Hi there! It took me quite some time to get comfortable with the idea of eating 6 times per day but I can't stress enough how important this is when you're trying to get healthy. Remember these are mini-meals that need to contain a fair amount of protein, healthy carbs, and some fat. I would increase your protein intake for each meal and add some sort of protein at night. Do you eat meat? If so, have some lean chicken or turkey as your 5th meal and then some cottage cheese, low-fat yogurt, or a protein shake (ideal) before you go to bed. Increasing my protein intake has helped me get over the cravings fairly quickly and I think women often miss this part when they are used to dieting all the time. Adding some protein to your breakfast will help you too -- a croissant is just all carbs and fat which gets converted into sugar fairly quickly in your body. When you eat protein with a carb, your body absorbs it slower. Every type of food creates a chemical reaction in your body, nothing more -- you can use that to your advantage! Hope that helps.

roma105's picture
Great posts, thank you all! I

Great posts, thank you all! I would like to respond specifically to the dessert issue.

Dessert or no dessert? Is that is the question?

In my experience dessert can be a trigger food. If I start w sweet things I just wont know when to stop. Some of my worst b/p have been when I go out for dinner with friends and everyone orders a dessert. Eventhough I dont want one bc i have eaten enough, I will be easily influenced to order something if other people are doing it too. Not having dessert when everyone is having one can be anti-social. The prb is, Im on my way home from dinner, i will pass by the cornershop to get as many sweet things I can to b/p. What's the solution?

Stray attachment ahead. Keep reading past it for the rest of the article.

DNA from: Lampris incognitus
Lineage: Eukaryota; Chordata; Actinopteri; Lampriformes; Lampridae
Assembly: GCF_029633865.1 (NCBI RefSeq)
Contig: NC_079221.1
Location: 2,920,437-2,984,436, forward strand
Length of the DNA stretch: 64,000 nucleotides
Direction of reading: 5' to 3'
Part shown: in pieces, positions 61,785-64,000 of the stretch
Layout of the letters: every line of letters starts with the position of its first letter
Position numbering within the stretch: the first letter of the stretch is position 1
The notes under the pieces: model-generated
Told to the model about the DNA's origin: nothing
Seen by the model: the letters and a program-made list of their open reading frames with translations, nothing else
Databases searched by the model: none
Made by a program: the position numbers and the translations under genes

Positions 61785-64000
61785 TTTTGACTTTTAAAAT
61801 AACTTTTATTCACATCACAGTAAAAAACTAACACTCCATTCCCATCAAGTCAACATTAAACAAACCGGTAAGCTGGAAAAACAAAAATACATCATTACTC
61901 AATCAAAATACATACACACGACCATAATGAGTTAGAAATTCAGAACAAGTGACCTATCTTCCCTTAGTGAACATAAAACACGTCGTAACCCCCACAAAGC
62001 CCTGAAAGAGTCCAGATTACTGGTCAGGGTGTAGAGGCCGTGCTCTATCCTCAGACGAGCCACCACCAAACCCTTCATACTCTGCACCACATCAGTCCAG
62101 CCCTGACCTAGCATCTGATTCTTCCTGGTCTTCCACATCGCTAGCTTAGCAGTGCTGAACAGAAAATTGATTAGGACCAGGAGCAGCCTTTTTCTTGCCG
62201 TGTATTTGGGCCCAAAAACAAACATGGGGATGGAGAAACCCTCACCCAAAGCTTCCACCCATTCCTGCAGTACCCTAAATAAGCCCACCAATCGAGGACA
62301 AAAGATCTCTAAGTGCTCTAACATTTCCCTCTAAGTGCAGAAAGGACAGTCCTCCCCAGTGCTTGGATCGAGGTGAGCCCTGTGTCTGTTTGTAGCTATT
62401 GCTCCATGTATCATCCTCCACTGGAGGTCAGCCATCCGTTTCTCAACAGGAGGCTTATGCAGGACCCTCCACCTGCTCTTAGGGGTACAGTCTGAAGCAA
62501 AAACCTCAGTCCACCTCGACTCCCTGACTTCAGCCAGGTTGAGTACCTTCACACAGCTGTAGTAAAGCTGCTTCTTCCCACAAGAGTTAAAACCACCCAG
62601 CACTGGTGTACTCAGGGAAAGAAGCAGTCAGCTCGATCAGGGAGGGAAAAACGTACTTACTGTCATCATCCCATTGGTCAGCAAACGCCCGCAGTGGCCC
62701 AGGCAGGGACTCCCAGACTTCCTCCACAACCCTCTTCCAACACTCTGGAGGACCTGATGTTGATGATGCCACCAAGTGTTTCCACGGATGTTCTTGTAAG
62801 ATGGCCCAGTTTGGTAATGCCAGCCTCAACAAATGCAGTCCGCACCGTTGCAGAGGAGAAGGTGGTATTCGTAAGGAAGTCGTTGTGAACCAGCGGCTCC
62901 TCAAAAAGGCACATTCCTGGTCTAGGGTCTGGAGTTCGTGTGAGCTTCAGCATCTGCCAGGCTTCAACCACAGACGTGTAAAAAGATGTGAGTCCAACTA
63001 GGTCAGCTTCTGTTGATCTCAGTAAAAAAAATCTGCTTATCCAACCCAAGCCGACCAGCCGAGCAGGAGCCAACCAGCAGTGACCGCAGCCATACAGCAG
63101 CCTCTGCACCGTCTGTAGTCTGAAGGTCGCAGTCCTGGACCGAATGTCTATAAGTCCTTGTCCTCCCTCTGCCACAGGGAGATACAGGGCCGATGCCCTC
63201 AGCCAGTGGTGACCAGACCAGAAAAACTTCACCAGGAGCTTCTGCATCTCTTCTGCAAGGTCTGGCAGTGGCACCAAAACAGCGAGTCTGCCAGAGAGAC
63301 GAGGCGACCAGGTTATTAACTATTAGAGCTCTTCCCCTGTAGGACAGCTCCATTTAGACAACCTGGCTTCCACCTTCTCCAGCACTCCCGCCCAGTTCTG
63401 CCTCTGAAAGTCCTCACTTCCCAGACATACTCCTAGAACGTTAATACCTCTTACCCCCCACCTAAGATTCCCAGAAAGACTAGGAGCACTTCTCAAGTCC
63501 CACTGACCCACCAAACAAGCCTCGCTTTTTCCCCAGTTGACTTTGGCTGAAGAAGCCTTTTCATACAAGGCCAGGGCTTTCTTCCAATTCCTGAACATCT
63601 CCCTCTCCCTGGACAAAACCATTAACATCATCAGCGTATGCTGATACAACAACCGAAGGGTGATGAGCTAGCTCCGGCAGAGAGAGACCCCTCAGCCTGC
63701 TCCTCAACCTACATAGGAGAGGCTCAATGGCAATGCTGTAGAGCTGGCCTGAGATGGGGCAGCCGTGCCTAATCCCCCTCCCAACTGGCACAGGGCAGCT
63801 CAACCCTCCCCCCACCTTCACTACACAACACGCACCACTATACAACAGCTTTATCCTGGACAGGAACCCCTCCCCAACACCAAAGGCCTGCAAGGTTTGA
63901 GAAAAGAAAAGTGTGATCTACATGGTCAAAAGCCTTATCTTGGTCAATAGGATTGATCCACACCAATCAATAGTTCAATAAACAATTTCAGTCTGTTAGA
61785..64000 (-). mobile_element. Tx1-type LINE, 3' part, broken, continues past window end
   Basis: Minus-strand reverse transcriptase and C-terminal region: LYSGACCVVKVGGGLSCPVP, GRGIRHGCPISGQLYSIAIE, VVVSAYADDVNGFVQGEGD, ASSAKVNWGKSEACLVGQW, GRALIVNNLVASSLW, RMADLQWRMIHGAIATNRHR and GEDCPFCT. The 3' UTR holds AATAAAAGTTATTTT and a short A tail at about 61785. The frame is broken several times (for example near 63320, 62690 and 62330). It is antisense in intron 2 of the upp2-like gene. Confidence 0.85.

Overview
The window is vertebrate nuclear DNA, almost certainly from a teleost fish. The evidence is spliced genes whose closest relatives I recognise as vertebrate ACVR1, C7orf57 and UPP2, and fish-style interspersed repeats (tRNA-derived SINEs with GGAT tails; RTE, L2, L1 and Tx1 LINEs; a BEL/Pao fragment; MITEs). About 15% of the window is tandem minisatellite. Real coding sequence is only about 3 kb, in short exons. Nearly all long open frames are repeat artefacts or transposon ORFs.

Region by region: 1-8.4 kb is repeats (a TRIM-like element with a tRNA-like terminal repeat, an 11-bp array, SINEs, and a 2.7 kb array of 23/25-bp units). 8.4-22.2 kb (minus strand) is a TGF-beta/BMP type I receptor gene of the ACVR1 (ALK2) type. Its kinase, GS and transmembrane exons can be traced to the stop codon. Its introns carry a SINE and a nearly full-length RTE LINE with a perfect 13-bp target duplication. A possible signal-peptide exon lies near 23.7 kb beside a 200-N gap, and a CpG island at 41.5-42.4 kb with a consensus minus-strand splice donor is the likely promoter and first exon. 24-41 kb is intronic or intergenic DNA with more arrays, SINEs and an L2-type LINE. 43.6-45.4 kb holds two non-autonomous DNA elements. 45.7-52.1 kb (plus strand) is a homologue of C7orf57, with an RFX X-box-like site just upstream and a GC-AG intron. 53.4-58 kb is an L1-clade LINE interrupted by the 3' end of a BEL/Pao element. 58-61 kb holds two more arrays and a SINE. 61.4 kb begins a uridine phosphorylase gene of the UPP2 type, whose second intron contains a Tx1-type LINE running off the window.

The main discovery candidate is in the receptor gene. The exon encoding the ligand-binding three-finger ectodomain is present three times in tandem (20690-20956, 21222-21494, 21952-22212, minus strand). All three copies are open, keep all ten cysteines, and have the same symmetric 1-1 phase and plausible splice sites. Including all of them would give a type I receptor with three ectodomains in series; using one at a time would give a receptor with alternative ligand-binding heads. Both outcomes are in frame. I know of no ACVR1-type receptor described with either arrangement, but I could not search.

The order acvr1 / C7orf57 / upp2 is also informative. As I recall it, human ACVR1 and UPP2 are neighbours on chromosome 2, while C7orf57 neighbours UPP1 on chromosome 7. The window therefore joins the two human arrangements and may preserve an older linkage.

Maybe the issue is identifying what the problem is in the first place: I have wonderred, is the trigger dessert or, is the trigger in fact, the feeling of being just that little bit too full (bc you've just had a starter and a main and some bread and butter b4 ur starter)? Perhaps I think, "I've eaten too much anyway, so I might just as well go the whole way". This means that the trigger may have less to do with the mere fact of having dessert than I originally thought, and more to do with my inability to stop eating when I need to. The pb is I have lost the ability to know kind of portions are right for my body and weight.

I beleive I found the answer when I came accross the satiety tracker on this website. If you have not come accross the satiety tracker, it sets out the different levels of fullness from 1 to 10 with a description of what each level means. Over a 15 mins meal sitting you need to record what your satiety level every few minutes or so. It also shows you a chart of what a "normal" satiety tracker should look like. This has been SO beneficial to me. It has helped me to "reconnect" with my physiological hunger needs when I am eating a meal. So I put the satiety tracker to the test this week.